At the Court of the Sun King: The Vice of Centralization

What can be said of the Obama administration? This is not Roosevelt’s 100 days: it has left no permanent impression on the American economy or government. This is no reform administration, though it follows 16 years of inadequate presidential leadership. When it is considered that the Defense, State, Treasury and Justice Departments are all led by the alumni of two failed administrations, no one had a right to expect an administration which, in Wilson’s words, would “cleanse, reconsider, and restore.”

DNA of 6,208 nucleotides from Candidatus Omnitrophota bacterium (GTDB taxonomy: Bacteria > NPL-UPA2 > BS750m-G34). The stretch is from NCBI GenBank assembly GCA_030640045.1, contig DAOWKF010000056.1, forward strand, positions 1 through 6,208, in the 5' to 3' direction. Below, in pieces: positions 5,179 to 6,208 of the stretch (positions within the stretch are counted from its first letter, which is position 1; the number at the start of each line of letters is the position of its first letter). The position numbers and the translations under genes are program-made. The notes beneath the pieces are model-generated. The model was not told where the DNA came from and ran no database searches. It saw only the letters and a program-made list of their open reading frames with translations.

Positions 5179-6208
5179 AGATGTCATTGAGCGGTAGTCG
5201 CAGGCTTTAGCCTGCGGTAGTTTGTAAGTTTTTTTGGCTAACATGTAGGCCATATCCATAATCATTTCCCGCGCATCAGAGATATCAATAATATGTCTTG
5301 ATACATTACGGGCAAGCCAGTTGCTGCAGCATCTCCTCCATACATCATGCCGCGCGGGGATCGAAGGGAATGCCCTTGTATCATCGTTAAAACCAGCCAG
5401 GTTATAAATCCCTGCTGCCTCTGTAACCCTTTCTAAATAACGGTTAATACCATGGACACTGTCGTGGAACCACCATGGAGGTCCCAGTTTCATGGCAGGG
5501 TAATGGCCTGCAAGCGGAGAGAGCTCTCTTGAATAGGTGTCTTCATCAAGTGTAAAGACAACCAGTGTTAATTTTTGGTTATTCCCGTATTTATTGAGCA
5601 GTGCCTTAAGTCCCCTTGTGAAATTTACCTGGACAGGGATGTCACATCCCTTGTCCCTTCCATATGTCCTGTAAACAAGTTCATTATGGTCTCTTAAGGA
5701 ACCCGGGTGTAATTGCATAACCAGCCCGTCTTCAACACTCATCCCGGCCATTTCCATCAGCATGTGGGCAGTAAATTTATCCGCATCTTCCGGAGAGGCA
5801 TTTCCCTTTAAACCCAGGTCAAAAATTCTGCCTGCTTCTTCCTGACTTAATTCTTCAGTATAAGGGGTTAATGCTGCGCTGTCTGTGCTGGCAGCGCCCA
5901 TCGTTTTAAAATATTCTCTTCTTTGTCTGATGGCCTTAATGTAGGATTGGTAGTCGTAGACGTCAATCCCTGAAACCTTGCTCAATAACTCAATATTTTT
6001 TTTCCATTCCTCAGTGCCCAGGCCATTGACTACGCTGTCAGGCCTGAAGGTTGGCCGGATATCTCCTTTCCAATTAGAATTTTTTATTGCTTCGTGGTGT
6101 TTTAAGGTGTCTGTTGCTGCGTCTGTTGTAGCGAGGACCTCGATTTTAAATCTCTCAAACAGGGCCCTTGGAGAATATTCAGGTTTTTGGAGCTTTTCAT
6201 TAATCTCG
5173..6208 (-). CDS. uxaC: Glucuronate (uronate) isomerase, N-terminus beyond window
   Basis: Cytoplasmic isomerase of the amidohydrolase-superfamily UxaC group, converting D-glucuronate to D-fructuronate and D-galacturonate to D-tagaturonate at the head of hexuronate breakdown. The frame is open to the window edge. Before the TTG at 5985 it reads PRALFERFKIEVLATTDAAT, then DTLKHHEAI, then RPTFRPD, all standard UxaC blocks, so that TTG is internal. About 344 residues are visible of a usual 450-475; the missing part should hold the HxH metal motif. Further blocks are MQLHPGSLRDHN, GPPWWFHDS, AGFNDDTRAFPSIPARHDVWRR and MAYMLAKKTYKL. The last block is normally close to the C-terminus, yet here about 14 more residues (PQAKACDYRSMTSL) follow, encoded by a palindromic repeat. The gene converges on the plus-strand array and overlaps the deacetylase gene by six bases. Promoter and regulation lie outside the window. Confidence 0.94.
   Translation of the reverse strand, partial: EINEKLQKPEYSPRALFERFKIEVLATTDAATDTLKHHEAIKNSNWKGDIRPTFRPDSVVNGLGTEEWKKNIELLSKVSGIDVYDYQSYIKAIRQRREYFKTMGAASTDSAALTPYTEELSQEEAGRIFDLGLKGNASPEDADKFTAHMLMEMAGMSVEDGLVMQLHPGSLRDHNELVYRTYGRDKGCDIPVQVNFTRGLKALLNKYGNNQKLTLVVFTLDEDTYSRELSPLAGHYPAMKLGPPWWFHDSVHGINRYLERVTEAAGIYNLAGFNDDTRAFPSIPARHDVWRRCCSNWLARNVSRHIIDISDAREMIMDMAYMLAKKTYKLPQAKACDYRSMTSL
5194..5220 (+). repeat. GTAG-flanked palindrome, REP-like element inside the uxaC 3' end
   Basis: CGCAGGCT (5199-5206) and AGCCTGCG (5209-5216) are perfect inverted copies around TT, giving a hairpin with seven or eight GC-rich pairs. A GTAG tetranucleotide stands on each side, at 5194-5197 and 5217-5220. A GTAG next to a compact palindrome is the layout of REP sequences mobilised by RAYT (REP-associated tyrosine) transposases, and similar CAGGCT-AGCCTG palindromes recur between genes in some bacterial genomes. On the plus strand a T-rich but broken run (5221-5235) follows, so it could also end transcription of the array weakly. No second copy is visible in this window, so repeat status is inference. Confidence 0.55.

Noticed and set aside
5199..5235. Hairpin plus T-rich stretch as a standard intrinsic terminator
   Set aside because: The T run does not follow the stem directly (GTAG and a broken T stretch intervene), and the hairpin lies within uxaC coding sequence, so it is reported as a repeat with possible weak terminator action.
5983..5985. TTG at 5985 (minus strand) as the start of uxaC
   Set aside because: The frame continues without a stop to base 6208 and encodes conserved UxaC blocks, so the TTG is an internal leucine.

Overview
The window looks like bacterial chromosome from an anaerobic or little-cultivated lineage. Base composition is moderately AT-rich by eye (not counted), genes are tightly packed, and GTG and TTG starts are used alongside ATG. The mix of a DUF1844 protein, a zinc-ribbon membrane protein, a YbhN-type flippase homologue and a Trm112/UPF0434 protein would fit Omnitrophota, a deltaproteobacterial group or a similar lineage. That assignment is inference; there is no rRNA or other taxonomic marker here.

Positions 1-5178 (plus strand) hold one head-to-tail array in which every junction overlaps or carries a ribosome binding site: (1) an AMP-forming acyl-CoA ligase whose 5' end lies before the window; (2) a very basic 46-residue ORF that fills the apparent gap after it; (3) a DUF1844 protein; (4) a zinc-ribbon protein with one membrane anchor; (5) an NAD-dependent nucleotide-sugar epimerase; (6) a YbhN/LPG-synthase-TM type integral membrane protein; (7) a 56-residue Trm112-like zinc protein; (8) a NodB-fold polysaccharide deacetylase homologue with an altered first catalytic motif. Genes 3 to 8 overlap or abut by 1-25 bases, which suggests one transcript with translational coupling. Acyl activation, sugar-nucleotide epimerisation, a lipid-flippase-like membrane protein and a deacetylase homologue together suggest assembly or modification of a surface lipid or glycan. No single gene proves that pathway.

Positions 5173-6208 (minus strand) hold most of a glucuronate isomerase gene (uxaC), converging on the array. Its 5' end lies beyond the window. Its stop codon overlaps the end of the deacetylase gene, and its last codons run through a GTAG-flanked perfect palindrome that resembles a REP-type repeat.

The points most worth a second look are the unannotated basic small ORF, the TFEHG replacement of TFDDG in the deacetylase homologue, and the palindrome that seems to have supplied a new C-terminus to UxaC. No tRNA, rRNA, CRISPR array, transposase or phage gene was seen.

There has been a stimulus bill, which holds the states harmless from any need to rationalize their pension and retirement benefits and public school systems. Twenty-year retirements, Cadillac health insurance plans, and lockstep seniority increases are left undisturbed. Two bills, drafted in the House Democratic caucus and on K Street address health care and global warming; both aggrandize federal executive power , while providing new opportunities for Wall Street and the insurance companies. The abuses of options and derivative trading remain unreformed and indeed uninvestigated; the Senate of Hugo Black and David Walsh is now the Senate of Charles Schumer and Chris Dodd. Education ‘reform’ takes the form of continuation of the Bush administration’s top-down tinkering, care being taken not to threaten the education schools, single-salary schedule, or huge county bureaucracies.